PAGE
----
Thursday, 17 March 2005
I’m happy to announce that version 0.7 of sparta.py, a simple API for RDF, is now available. As always, feedback and suggestions are appreciated.
My goal for this release was to clean up cardinality. In particular, I wanted to make Sparta usable with the Atom OWL work that’s been going on. Unfortunately, it’s difficult to show — both because Atom is a moving target, and due to a few flaws in the stylesheet and model — but with a little tweaking, I believe it’ll be pretty straightforward once Atom settles down and they catch up.
The most obvious change in this version is in how cardinality is determined. After actually reading the OWL docs, I think I’ve done it correctly; an object will be considered unique (thereby giving you direct access to it, rather than through a ResourceSet), if:
- The predicate is an owl:FunctionalProperty, or
- The subject is subclassed to have an owl:Restriction on that property with either an owl:MaxCardinality or an owl:cardinality of “1”.
Practically speaking, this means that where you previously said that a property had owl:maxCardinality of “1” to work with Sparta, you’ll now need to say it has an rdf:type of owl:FunctionalProperty.
Also, __init__ is a little more picky about the properties that you instantiate it with; if something isn’t considered unique (as per above), you’ll need to wrap it in a list; e.g.,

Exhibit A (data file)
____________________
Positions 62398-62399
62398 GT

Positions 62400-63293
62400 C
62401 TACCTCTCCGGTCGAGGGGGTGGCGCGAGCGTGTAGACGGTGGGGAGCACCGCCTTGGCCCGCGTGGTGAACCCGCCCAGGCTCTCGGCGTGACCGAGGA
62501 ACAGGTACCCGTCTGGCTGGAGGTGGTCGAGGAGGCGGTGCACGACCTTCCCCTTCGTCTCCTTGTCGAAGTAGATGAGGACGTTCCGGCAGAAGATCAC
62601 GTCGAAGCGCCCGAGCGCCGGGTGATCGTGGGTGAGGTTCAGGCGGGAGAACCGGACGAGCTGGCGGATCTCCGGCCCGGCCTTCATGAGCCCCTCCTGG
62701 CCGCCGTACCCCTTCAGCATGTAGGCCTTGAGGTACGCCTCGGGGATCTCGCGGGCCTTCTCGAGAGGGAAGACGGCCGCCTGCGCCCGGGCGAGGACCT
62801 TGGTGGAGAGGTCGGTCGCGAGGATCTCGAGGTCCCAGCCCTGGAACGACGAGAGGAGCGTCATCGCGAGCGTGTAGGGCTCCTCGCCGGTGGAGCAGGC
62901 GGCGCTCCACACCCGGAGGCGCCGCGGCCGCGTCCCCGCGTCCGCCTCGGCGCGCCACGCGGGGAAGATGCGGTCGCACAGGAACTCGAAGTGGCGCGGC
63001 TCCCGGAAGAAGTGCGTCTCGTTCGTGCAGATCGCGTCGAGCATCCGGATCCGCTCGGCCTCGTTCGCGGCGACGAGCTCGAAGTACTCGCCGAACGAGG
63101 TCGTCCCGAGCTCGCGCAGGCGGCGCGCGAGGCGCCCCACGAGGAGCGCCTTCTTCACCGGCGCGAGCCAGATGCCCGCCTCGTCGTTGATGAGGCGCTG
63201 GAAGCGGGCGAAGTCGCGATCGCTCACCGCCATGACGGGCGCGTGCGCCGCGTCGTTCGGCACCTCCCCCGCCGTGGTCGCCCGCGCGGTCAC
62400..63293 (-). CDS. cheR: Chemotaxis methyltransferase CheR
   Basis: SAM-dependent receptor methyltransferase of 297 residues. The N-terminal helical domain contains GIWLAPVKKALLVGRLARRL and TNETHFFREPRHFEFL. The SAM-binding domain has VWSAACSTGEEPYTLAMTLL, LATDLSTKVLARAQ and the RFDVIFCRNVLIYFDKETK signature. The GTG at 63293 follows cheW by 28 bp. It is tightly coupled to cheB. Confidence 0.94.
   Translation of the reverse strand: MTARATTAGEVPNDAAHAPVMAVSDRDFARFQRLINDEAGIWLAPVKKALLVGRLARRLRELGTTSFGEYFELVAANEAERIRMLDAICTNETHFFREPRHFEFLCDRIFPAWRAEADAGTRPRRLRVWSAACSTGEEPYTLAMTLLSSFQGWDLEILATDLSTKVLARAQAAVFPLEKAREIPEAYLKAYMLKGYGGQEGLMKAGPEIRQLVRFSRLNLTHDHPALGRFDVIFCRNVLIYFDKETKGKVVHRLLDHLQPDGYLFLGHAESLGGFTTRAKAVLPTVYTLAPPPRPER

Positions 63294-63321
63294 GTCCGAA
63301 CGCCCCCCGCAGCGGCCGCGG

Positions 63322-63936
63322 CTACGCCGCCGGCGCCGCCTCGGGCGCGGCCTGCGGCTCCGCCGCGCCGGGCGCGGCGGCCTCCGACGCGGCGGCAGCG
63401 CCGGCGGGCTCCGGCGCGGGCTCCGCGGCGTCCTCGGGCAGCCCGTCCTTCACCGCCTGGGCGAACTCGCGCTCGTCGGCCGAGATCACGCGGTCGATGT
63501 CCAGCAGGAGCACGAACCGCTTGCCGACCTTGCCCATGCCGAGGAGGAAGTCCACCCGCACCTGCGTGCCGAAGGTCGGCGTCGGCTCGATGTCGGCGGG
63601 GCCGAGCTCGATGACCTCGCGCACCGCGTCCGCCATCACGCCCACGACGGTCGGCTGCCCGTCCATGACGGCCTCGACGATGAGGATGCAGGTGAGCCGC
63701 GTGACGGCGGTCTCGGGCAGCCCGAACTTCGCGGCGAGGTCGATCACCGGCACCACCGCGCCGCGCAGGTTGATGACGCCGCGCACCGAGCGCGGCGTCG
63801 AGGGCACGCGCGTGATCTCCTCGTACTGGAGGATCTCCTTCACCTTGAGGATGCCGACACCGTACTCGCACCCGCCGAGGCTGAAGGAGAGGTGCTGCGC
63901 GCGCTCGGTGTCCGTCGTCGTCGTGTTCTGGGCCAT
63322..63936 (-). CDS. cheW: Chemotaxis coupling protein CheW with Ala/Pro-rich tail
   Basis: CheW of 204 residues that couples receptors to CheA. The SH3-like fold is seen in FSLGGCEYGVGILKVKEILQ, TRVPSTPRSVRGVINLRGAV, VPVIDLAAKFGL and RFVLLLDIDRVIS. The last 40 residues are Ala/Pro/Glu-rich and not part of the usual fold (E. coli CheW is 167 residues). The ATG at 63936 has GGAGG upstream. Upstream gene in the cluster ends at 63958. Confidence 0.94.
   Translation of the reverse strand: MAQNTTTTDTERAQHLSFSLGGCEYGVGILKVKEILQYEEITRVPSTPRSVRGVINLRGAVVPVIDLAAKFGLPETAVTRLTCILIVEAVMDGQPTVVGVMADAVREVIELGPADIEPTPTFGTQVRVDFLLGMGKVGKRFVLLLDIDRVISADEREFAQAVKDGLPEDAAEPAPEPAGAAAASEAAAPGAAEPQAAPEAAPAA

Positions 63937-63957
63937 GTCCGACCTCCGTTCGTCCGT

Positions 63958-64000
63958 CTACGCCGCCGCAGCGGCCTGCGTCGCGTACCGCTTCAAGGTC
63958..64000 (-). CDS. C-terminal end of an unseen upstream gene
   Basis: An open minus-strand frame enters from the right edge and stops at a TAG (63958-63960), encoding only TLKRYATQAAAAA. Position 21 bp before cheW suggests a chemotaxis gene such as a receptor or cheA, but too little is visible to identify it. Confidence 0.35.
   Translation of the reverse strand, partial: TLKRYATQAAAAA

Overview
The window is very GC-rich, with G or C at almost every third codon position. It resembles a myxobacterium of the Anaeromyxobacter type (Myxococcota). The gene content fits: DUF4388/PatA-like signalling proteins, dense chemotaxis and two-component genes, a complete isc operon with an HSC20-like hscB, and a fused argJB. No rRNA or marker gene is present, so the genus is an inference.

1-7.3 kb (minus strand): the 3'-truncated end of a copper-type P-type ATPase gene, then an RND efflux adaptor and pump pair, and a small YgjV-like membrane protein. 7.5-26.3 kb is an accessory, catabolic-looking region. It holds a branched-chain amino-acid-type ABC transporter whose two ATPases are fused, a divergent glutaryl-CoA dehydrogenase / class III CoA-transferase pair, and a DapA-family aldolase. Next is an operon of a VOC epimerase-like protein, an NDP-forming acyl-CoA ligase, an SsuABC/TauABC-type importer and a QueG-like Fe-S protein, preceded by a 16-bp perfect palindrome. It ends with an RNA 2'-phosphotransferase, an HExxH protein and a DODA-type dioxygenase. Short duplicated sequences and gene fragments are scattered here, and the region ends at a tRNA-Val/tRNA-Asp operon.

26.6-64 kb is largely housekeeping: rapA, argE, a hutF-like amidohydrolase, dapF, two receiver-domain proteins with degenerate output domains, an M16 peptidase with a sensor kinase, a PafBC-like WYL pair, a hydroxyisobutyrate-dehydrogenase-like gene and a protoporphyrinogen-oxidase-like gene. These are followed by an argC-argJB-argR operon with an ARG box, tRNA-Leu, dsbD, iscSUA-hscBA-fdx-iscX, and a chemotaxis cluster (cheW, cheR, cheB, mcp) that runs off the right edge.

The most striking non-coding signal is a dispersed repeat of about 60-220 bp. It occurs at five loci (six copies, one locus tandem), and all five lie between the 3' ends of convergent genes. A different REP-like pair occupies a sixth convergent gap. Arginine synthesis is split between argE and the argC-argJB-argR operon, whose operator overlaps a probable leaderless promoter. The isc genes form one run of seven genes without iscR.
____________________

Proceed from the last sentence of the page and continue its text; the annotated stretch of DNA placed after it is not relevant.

bob = Thing(None, rdf_type=["people_Person"], person_age='23')
assuming that person_age is constrained in cardinality, and rdf_type isn’t.
Assignment can now copy between different stores, so if you’re jugging two rdf datastores with Sparta, you can do things like
bob = StoreOneThing("person_bob") mary = StoreTwoThing("person_mary") bob.person_wife = mary
and it will work. This involved adding the copyTo method, which supports directly copying statements from one store to the other.
You can also pass a URI string when working with attributes, which is helpful if you don’t know what prefix to use with it. Although this isn’t too useful with direct access (Python syntax doesn’t allow object properties named bob.http://example.com/person#wife), it is useful with getattr and friends (e.g., getattr(bob, “http://example.com/person#wife”)).
Rich comparison support means you can now compare objects and know if they represent the same underlying RDF node; e.g.,
if bob.wife == Thing("person_mary"): ...
Finally, one under-the-covers change that should make Sparta a lot more compatible with existing, real-world RDF is that it now does the right thing when nodes have multiple rdf:type and rdfs:range values. The currently implementation is correct if inefficient, but I expect optimisation will be fairly straightforward.
I’m not going to say that this is feature-complete, because I’ve said that too many times before. I still need to dig into RDF and OWL a bit more to see where else I can find nice things to do, and still want to think about typing list members.
After the API and functionality are stable, I’ll look at more documentation, refactoring, optimisation, and documentation, as well as a Redland back end.